The train to Vermont almost left without me.

The train pulled into the station, and I confirmed with the conductor who stepped onto the platform that it was the Vermonter. I walked toward an open car door, my husband B beside me and pulling my traffic-cone orange behemoth bag. I turned to take my bag and kiss him goodbye, but he lunged past me, arms outstretched, and said, “Shit!”

The train doors were closing! Not even sixty seconds had passed since the train arrived. The jerk on the platform knew I needed to board, but there was no warning bell, nothing. I felt like I watched it all in slow motion: B pried the doors open like he was Indiana Jones and yelled, “Get in! Quick!” I jumped onto the car with a bag as big and heavy as the arc, turned and kissed B right before the doors tore us from each other, and the train pulled away.

Shit indeed.

***

First stop: Brattleboro.

Everything I’ve heard about pigs is true.

My dear friend J’s landlord raises pigs on his vast property. I knew this before we arrived to the beginning of the driveway and saw the pig-shaped wooden sign that listed numerous ways to enjoy pork, e.g., bacon and roasts. A smaller wooden sign hung from the belly of the big pig, and read, “Piglets.”

I saw the pigs the next morning, after J and I had lingered over coffee, fresh muffins, and fruit in the kitchen of her sunny aerie. Lesson one for this urban boricua: In the country, the edible scrapings from the cutting board, kitchen counter, and plates that went into the bucket on J’s deck are called “compost”, and fed to pigs. We arrived at the pigsty, and it was a mess. J laughed when I pointed this out, and asked what I had been expecting. By pig standards, it was an enviable gated community with two lines of pig shacks in vinegary smelling mud bordered by forested expanses.

The piglets swarmed upon the bucket contents we dumped onto the mud and ate like, well, pigs: they snorted, squealed, pushed each other, dug their snouts into the mud, and urinated. I looked away, but what I saw in the short distance disturbed me even more.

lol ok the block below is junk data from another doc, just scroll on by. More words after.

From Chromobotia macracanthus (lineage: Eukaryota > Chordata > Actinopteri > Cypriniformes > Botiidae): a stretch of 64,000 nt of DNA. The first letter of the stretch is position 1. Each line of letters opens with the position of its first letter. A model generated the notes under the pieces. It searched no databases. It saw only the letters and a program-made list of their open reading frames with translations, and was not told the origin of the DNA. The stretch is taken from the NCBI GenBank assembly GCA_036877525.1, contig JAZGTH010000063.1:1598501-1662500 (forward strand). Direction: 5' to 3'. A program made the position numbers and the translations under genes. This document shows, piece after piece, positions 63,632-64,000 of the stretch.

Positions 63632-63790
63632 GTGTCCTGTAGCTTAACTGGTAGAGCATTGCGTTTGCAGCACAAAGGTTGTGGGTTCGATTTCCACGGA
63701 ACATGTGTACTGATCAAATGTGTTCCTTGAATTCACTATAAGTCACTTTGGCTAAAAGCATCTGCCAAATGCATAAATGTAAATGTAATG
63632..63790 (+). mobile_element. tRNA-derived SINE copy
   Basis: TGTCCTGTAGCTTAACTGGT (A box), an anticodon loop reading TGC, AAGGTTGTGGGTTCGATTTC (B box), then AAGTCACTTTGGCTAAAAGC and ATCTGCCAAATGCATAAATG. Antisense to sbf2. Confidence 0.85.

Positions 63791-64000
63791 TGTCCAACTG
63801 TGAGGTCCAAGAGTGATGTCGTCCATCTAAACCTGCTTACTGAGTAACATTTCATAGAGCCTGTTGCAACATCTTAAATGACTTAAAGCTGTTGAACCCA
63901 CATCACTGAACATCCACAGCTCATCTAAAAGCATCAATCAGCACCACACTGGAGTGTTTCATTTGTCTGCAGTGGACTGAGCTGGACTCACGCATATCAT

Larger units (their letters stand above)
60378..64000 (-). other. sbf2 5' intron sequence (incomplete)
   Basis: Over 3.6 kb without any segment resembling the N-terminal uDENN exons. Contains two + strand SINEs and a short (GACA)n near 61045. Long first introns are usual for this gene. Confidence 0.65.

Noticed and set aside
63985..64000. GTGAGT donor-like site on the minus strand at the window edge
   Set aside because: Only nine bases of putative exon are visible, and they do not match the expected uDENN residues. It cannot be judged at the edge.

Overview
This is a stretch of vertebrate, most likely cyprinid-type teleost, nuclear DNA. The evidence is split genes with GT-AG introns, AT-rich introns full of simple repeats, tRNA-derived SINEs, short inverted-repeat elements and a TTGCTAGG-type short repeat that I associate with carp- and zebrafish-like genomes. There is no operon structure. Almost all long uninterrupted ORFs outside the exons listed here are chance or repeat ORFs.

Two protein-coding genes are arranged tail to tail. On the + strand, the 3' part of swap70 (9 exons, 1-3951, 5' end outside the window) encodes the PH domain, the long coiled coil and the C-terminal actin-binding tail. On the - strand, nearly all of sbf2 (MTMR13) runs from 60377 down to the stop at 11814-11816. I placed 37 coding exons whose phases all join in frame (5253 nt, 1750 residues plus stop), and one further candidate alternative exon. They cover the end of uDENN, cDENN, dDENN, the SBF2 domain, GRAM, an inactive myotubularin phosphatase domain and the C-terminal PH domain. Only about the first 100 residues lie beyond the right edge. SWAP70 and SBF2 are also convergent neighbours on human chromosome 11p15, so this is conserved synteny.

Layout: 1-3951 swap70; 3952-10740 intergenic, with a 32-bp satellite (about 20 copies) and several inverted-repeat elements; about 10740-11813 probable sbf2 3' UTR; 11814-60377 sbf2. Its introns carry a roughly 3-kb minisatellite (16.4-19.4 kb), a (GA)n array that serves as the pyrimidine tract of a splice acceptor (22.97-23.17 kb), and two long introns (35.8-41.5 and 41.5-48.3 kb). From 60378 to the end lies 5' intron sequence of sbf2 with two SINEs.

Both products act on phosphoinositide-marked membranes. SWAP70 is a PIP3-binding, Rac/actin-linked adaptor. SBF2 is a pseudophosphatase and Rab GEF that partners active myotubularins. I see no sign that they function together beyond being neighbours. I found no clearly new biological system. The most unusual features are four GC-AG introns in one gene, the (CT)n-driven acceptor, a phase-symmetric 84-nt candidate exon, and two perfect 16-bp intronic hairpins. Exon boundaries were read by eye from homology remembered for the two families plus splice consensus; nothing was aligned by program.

“Holy cow, that’s some pig!” I exclaimed. The pig in the distance was bigger than my suitcase, likely as large as a cow. I saw there was more than one, each huge and resting in the mud and looking as happy as, you guessed it, pigs in shit. The face of one speckled monster’s planted in the slop reminded me of how I must look on my pillow in drooling surrender. I got concerned, and ready to run when it lifted its head and made eye contact with me.

“Is that thing going to charge me?” I asked J.

She laughed so hard she couldn’t answer immediately. It didn’t matter because I was already rushing back toward the safety of the house.

***

What you wish for is a reflection of what you fear.

That’s what another writer told me this evening at the welcome reception. I’m highly anxious, or am I highly hopeful? That means I was filled with hope last night when I arrived to the studio center. I was one of less than ten people who arrived last night, before the official opening day. The studio center guide picked me up at the train station, and dropped me off at the home I would share with five housemates for the next month. But there was no one else there last night.

It felt like there was nobody else in the whole town, except maybe the psycho that I am convinced is lurking in every dark corner waiting to pounce on me. Or la chupacabra. If pigs can grow to the size of cattle, the goat-blood-sucker of Puerto Rican legend can find its way to Vermont. I had finally arrived at my writing residency, for which I had wished and anticipated, only to be scared senseless. I wanted to go home. I wanted to ask the guide not to leave, consider letting me sleep on her couch, in her garage, I didn’t care. I was scared, but too embarrassed to admit it. So I wished her a good night, and smiled and waved as she pulled out of the driveway and drove into the night.

My anxiety is one of the biggest things that keeps me from moving forward. It’s bigger than the damn suitcase I lugged up north, and bigger than the pig I thought was challenging me earlier in the day. I’ve waited for this residency opportunity for too long, and it’s up to me to make the most of it. That meant deciding to stay alone in the house last night, and using the time to unpack, organize, and sleep so I could start my first full day ready to go. I awoke this morning refreshed from a night of sound sleep, glad that I had decided to stay, and had propped the biggest chair I could find against my bedroom door.

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